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تاريخ التسجيل : 11/10/2012
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Gender Differences in Depression among Undergraduates from Seventeen Islamic Countries

في الأحد يناير 27, 2013 9:54 pm
Bader M. Alansari
Kuwait University, Kuwait
This study investigated gender differences in depression among volunteer undergraduates
(N = 8,538) recruited from 17 Islamic countries. The Beck Depression Inventory II (Beck,
Steer, & Brown, 1996), was used in its Arabic form for all groups except the Pakistan group,
which used the English version. Results indicated that there are significant gender differences
in 9 of the Islamic countries in which females tended to be higher in depression namely,
Iraq, Syria, Egypt, Pakistan, Algeria, Oman, Qatar, Morocco, and Kuwait. However, males
scored significantly higher than females in Saudi Arabia, while there are no significant gender
differences in depression in Lebanon, Tunisia, Palestine, U.A. Emirates, Yemen, Jordan, and
Sudan. The salient gender differences were interpreted in the light of a socialization process;
especially sex-typing and gender roles.
Keywords: depression, BDI-II, gender, Arab country, Islamic country, cross-cultural research,
Depression is perhaps the oldest recorded psychiatric disorder. It is most
probable that adults only were referred to with this disorder, notwithstanding the
fact that sadness, unhappiness, or dysphoric mood can occur at any age.
© Society for Personality Research (Inc.)
Professor Bader M. Alansari, Department of Psychology, Faculty of Social Sciences, University of
Kuwait, Kuwait.
This study was supported by Kuwait University, Research Administration through Research Grant
# (ORP001).
The authors expresses his thanks to the large number of colleagues, vice rectors and participants from
the Islamic countries for their able cooperation and help.
Appreciation is due to reviewers including: Wade Mackey, PhD, 7103 Oakwood Glen Blvd, Apt 19,
Spring, TX 77379, USA, Email: waddmac@aol.com
Please address correspondence and reprint requests to: Professor Bader Alansari, Department of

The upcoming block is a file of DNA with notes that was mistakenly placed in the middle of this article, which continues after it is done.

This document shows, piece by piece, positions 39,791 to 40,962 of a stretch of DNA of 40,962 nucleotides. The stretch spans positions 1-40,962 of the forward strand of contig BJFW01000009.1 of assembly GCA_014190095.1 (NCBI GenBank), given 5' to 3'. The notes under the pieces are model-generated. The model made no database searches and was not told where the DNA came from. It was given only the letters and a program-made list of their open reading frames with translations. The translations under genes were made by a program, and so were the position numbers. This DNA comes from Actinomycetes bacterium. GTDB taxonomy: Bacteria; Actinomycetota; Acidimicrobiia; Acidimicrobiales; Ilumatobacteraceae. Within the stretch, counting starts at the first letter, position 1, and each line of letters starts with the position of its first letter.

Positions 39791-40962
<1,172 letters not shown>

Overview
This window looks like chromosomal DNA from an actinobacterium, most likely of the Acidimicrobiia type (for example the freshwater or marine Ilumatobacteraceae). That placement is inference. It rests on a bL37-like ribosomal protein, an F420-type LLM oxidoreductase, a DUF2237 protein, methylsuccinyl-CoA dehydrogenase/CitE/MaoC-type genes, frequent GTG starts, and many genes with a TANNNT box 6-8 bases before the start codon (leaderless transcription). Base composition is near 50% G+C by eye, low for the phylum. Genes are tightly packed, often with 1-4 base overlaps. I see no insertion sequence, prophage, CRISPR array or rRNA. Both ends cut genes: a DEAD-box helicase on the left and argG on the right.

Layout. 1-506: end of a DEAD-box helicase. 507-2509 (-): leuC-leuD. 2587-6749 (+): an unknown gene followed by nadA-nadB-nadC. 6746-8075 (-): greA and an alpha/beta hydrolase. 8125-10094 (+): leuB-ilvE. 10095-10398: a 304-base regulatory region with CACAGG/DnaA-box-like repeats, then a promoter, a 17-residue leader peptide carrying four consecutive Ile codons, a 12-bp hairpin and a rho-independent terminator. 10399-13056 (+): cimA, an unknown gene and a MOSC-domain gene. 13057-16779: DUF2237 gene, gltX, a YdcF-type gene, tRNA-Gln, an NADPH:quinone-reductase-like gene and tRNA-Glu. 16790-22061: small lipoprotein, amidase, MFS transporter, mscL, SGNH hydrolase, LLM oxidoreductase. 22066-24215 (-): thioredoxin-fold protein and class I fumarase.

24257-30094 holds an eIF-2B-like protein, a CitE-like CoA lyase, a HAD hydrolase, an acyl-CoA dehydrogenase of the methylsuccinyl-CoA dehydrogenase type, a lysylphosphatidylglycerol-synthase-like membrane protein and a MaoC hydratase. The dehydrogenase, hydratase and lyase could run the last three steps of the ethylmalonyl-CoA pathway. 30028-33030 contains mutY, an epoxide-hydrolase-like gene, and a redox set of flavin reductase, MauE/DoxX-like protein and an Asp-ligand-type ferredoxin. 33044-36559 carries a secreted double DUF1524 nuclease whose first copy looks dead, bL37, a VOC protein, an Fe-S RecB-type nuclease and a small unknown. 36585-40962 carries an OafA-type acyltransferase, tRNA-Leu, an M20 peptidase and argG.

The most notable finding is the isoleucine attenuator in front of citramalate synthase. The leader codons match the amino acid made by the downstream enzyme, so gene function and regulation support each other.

Psychology, Faculty of Social Sciences, University of Kuwait, P.O. Box 68168, Kaifan. Code No.
71962, Kuwait. Phone: 4846843-4146; Fax: 00965-4830157; Email: baderansari@yahoo.com;
Web: http://www.baderansari.info/:
Each year, approximately 18.8 million Americans suffer from some form of
depression, roughly 7% of the U.S population. A depressive disorder is an illness
that involves the body, mood, and thoughts. It affects the way a person eats and
sleeps, the way one feels about oneself, and the way one thinks about things. A
depressive disorder is not the same as a passing blue mood, not is it a sign of
personal weakness or a condition that can be willed or wished away. People with
a depressive illness cannot merely “pull themselves together” and get better.
Without treatment, symptoms can last for weeks, months, or years. However,
appropriate treatment, can help most people who suffer from depression.
(http://infoscouts.com/health/depression.htm 9/10/2004)
Clinical depression affects twice as many women as men, both in the USA
and in many societies around the world. It is estimated that one out of every
seven women will suffer from depression in their lifetime. Additionally, women
experience higher rates of seasonal affective disorder and dysthymia (chronic
depression), while the rates of bipolar disorder (manic depression) are similar in
men and women; however, women have higher rates of the depressed phase of
manic depression and rapid-cycling bipolar disorder.
(http:// web.nami.org/helpline/women.html 9/10/2004)
Depression is often considered a “female disease,” since it is reported to affect 4
times as many women as it does men. Yet male depression may be more rampant
than we realize. Many men try to hide their condition, thinking it unmanly to act
moody, and it works: National studies suggest that doctors miss the diagnosis
in men a full 70% of the time. But male depression also stays hidden because
men tend to express depression differently from the way in which women do,
as was explained at the recent annual meeting of the American Psychological